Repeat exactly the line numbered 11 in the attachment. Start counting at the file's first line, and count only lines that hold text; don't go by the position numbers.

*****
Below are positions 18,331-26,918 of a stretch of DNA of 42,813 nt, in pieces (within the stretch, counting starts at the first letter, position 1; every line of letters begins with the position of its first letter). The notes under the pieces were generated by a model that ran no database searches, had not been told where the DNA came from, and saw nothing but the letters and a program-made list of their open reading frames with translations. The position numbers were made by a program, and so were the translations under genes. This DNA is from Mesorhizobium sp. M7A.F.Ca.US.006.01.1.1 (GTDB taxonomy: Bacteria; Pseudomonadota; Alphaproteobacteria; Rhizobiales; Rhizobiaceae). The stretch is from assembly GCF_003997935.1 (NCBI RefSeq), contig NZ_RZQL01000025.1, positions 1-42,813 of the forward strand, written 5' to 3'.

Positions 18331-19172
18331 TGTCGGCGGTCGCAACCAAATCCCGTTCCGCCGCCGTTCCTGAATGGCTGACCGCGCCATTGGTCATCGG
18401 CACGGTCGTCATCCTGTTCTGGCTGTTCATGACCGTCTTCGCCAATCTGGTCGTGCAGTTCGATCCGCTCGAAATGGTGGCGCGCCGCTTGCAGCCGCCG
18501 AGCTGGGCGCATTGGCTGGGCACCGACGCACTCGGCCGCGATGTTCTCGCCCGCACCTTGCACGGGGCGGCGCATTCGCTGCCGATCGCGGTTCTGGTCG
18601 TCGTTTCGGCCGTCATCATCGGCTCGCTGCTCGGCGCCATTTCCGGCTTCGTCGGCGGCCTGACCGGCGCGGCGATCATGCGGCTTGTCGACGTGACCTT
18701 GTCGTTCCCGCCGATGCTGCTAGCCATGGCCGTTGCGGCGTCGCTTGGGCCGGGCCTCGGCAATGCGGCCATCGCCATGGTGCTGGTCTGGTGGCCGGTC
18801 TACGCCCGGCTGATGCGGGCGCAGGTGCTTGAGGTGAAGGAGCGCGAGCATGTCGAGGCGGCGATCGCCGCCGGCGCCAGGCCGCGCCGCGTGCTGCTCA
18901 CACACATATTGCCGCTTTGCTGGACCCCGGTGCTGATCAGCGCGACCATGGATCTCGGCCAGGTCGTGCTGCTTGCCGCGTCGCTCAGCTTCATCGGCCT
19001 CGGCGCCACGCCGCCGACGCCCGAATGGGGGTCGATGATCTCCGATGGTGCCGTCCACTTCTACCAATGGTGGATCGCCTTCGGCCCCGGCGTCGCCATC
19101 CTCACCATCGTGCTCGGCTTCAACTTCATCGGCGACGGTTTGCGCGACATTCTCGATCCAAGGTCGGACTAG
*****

19101 CTCACCATCGTGCTCGGCTTCAACTTCATCGGCGACGGTTTGCGCGACATTCTCGATCCAAGGTCGGACTAG